Configuration is almost the same as in the entity framework store, but with an important difference: KeepBinaryInStore is true.

var cacheCfg = new CacheConfiguration
{
    Name = "cars",
    CacheStoreFactory = new AdoNetCacheStoreFactory(),
    KeepBinaryInStore = true,
    ReadThrough = true,
    WriteThrough = true
};

This way, cache store implementation receives IBinaryObject instances directly without any deserialization.

Implementing Cache Store

Let’s look at the Write method first, which is called under the hood of cache.Put:

public class AdoNetCacheStore : ICacheStore<int, IBinaryObject>
{
    // Notice that method arguments correspond to ICache<int, IBinaryObject> above.
    public void Write(int key, IBinaryObject val)
    {
        using (var conn = new SqlCeConnection(ConnectionString))
        {
            using (var cmd = new SqlCeCommand(@"INSERT INTO Cars (ID, name, Power) VALUES (@id, @name, @power)", conn))
            {
                cmd.Parameters.AddWithValue("@id", key);

                // Transfer data directly from binary object to SQL query.
                cmd.Parameters.AddWithValue("@name", val.GetField<string>("Name"));
                cmd.Parameters.AddWithValue("@power", val.GetField<int>("Power"));

                conn.Open();
                cmd.ExecuteNonQuery();
            }
        }
    }

    ...
}

There are no intermediate objects; we operate on raw field values here, which is as efficient as it gets.

The read method is in a similar fashion:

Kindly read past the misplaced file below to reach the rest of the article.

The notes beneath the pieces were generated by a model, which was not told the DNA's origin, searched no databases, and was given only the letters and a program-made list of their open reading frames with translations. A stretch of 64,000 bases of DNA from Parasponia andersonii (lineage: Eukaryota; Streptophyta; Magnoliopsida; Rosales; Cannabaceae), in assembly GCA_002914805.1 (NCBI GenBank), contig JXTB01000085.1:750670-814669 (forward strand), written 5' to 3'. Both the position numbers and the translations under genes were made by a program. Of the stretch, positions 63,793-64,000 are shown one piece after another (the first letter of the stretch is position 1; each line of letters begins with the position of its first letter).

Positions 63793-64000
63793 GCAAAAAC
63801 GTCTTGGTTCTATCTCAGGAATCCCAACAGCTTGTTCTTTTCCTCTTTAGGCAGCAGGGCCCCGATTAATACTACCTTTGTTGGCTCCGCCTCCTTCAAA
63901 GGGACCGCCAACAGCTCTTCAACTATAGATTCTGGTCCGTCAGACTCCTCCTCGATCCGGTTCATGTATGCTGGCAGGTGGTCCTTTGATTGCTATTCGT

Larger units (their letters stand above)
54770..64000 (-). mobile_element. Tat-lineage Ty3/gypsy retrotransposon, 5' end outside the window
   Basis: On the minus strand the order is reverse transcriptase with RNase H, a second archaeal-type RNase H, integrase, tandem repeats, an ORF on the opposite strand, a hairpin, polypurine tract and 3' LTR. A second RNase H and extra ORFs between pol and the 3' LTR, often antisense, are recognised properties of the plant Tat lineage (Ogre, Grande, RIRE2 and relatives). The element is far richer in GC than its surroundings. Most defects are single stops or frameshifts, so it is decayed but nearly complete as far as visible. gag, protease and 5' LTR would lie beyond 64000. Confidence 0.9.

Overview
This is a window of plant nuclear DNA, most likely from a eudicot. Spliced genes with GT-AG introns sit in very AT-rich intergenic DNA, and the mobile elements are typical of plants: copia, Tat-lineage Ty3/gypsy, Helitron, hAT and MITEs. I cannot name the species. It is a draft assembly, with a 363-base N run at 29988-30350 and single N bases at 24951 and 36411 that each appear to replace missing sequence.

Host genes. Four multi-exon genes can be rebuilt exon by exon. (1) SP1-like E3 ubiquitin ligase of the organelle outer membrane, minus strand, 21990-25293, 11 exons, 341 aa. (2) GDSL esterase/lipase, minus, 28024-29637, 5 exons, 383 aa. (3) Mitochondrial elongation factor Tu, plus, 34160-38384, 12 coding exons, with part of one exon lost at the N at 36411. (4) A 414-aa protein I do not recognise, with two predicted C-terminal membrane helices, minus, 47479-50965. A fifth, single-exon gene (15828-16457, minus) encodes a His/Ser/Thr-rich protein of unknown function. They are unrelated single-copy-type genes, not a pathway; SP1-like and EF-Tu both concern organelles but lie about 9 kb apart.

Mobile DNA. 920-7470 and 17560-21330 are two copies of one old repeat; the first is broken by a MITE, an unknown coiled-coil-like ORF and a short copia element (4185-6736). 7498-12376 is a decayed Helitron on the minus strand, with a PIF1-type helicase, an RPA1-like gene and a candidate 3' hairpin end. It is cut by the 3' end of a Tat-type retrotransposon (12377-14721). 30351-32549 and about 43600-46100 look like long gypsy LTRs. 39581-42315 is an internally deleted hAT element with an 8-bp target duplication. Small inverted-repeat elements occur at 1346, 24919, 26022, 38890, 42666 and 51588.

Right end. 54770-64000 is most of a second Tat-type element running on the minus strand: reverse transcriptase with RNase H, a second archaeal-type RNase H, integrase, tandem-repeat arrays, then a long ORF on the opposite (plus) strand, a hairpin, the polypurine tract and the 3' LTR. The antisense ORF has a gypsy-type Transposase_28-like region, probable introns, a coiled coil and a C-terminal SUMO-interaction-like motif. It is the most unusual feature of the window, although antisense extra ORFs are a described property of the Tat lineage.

public IBinaryObject Load(int key)
{
    using (var conn = new SqlCeConnection(ConnectionString))
    {
        using (var cmd = new SqlCeCommand(@"SELECT Name, Power FROM Cars WHERE Id = @id", conn))
        {
            cmd.Parameters.AddWithValue("@id", key);

            conn.Open();

            foreach (IDataRecord row in cmd.ExecuteReader())
            {
                // Return first record.
                return Ignite.GetBinary()
                    .GetBuilder("Car")
                    .SetStringField("Name", row.GetString(0))
                    .SetIntField("Power", row.GetInt32(1))
                    .Build();
            }

            return null;
        }
    }
}

Again, we create serialized object directly from the data reader, keeping allocations and overhead to a minimum.

Running The Example

Download the code, open AdoNetCacheStore\AdoNetCacheStore.sln, and run.

I recommend setting breakpoints on cache operations and cache store methods to see it all in action.

ICacheStore.Delete is not implemented, by the way. I leave it up to the readers to implement it and test by calling cache.Remove(1).

Create flexible schemas using dynamic columns for semi-structured data. Learn how.

Topics:
apache ignite ,database ,tutorial ,ignite.net ,ado.net ,.net

Published at DZone with permission of Pavel Tupitsyn. See the original article here.

Opinions expressed by DZone contributors are their own.